Our search has the following Google-type functionality:
If you use '+' at the start of a word, that word will be present in the search results.
eg. Harry +Potter
Search results will contain 'Potter'.
If you use '-' at the start of a word, that word will be absent in the search results.
eg. Harry -Potter
Search results will not contain 'Potter'.
If you use 'AND' between 2 words, then both those words will be present in the search results.
eg. Harry AND Potter
Search results will contain both 'Harry' and 'Potter'.
NOTE: AND will only work with single words not phrases.
If you use 'OR' between 2 single words, then either or both of those words will be present in the search results.
eg. 'Harry OR Potter'
Search results will contain just 'Harry', or just 'Potter', or both 'Harry' and 'Potter'.
NOTE: OR will only work with single words not phrases.
If you use 'NOT' before a word, that word will be absent in the search results. (This is the same as using the minus symbol).
eg. 'Harry NOT Potter'
Search results will not contain 'Potter'.
NOTE: NOT will only work with single words not phrases.
If you use double quotation marks around words, those words will be present in that order.
eg. "Harry Potter"
Search results will contain 'Harry Potter', but not 'Potter Harry'.
NOTE: "" cannot be combined with AND, OR & NOT searches.
If you use '*' in a word, it performs a wildcard search, as it signifies any number of characters. (Searches cannot start with a wildcard).
Search results will contain words starting with 'Pot' and ending in 'er', such as 'Potter'.
Paul Halpern is a professor of physics at the University of the Sciences in Philadelphia, and the author of fifteen popular science books, most recently Einstein's Dice and Schr?dinger's Cat. He is also a Fellow of the American Physical Society. He lives near Philadelphia, Pennsylvania.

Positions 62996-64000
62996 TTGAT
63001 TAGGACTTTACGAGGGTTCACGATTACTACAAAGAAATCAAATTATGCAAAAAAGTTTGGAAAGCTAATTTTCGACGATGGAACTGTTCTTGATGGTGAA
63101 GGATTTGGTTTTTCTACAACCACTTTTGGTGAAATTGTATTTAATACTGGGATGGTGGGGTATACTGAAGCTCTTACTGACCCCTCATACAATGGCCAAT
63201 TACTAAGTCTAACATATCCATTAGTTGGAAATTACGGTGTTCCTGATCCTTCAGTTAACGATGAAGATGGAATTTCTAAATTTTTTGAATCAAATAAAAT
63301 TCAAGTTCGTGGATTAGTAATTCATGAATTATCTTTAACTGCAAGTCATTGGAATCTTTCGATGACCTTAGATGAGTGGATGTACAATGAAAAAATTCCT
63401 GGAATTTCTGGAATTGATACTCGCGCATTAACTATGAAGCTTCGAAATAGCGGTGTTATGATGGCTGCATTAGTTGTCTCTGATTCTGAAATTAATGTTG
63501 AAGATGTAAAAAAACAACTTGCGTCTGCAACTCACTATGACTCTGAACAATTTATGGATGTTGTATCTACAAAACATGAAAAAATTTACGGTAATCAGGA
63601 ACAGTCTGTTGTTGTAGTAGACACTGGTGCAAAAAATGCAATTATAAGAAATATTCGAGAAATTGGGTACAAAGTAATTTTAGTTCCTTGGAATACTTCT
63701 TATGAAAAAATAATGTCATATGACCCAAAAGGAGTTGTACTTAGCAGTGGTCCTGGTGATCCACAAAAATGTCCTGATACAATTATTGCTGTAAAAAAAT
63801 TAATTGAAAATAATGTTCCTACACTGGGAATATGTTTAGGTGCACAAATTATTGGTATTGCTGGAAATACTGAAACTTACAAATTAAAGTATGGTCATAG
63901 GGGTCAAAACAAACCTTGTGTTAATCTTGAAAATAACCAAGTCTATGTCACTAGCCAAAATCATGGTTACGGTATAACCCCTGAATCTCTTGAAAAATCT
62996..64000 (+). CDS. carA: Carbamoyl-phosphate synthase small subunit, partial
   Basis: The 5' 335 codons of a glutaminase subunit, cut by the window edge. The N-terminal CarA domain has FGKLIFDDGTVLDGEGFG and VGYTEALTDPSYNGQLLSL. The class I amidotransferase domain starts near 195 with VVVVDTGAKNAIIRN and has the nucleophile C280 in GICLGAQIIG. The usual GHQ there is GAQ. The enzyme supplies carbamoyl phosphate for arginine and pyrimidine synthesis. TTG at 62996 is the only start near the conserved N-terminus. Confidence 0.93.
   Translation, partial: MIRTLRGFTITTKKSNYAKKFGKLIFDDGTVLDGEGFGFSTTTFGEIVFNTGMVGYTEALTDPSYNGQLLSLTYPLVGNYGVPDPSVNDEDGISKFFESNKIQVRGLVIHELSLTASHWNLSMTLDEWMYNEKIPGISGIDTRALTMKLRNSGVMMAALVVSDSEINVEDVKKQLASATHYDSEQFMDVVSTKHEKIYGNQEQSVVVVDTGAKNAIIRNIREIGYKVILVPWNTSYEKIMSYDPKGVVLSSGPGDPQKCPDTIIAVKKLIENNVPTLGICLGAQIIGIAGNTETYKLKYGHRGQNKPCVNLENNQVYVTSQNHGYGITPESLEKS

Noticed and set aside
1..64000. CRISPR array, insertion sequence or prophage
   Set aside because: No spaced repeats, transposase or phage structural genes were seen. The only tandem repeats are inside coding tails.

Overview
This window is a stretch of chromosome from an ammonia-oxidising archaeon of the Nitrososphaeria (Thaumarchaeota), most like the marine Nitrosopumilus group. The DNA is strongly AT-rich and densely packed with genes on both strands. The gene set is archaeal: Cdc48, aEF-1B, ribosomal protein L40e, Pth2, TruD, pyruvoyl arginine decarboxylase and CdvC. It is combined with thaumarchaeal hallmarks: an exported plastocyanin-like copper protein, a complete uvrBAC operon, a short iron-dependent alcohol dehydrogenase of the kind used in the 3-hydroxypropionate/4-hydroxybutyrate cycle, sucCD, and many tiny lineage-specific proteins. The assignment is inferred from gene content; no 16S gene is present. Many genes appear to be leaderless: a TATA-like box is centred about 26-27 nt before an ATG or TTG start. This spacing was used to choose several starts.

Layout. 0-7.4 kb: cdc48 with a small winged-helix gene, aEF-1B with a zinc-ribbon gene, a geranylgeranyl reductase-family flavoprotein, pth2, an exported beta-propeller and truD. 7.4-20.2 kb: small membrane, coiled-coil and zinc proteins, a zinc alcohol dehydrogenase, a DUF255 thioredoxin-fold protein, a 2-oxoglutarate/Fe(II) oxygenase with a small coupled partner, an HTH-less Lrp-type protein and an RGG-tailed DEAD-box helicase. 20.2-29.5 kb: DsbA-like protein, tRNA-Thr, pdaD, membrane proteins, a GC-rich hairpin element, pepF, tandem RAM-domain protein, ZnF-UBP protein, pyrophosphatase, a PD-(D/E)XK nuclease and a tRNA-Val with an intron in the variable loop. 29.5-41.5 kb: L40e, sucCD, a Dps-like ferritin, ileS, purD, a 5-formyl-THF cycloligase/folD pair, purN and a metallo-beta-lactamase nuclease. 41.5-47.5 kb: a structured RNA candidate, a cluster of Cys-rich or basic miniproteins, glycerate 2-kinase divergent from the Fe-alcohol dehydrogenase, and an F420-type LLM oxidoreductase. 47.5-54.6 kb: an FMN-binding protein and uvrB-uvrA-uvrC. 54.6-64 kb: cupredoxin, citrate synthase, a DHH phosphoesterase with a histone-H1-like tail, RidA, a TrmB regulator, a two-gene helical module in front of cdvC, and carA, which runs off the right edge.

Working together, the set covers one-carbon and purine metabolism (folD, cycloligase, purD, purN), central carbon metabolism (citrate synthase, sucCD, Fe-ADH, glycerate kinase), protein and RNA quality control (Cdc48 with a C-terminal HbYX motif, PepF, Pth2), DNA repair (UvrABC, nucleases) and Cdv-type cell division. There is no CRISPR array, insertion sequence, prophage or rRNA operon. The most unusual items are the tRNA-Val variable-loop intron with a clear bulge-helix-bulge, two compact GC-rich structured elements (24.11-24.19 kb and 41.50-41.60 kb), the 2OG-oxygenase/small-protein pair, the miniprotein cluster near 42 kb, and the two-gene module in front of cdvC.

Readers soon see that Feynman achieved his breakthroughs in physics by collaborating with his mentor, John Wheeler...With the same clarity that has attracted readers to Einstein's Dice and Schr dinger's Cat (2015) and his other books of popular science, Halpern retraces the way this unlikely pair smashed traditional understandings of time...A compelling reminder that even the most triumphant science comes from vulnerable humans. --Booklist (starred review) [Halpern] paints an evocative picture of the tension between cooperation and competition felt by researchers at the cutting edge. --Library Journal Paul Halpern brings the full story of these men to life in a brilliant way...Feynman's contributions to the development of quantum field theory...are not only covered, they're explained in gloriously in-depth and simultaneously comprehensible fashion...Well-researched, well-written, and highly accessible. --Forbes's Starts with a Bang! blog The Quantum Labyrinth is the thoughtful and moving story of two great physicists and their entangled lives. Feynman and Wheeler's exuberant creativity allowed them to explore the extremes of reality, finding the cracks and fissures of contemporary physics. Yet at the same time, they were instrumental in setting the foundations of our modern understanding of physical law. --Pedro G. Ferreira, Professor of Astrophysics at the University of Oxford Go to any physics meeting and ask each person there for their list of the top ten most influential physicists of the 20th century. Lots of different names will appear, but everybody will name Einstein (of course!). Nearly all will mention Feynman and Wheeler, too. After reading Halpern's thought-provoking book, you'll understand why. --Paul J. Nahin, Professor Emeritus of Electrical Engineering at University of New Hampshire and author of In Praise of Simple Physics In this exciting new book, Paul Halpern explores the strange counter-balance between two remarkable scientists. Everyone knows of Richard Feynman as a showman, but Halpern brings out Feynman's true depth as a careful researcher of meticulous integrity and the perfect artisan to carry out John Wheeler's revolutionary ideas. The result is a fascinating story. --Frank Close, author of Half-Life and The Infinity Puzzle [The Quantum Labyrinth] provides a portrait of a rather neglected era in physics. Following the twin revolutions of quantum theory and relativity in the early 1900s, the 1940s to the late 1960s can appear like a time when already challenging ideas became all but incomprehensible beyond the academy. But Halpern shows that it was every bit as significant as the pre-war period that looks now to be an age almost of gods and legends. --Physics World Feynman was a doer, Wheeler a dreamer. So Paul Halpern aptly describes them in The Quantum Labyrinth, his book about their lives, work and friendship, and the virtues of their complementary styles...Feynman was one of the greatest intuitive problem-solvers in twentieth-century physics, a world-class doer. But I suspect that many readers will take most pleasure from the account of Wheeler's inspired dreaming. --Nature Excellent...[Halpern] brings onto the stage two of the key developers of the modern quantum theory. --Nature Physics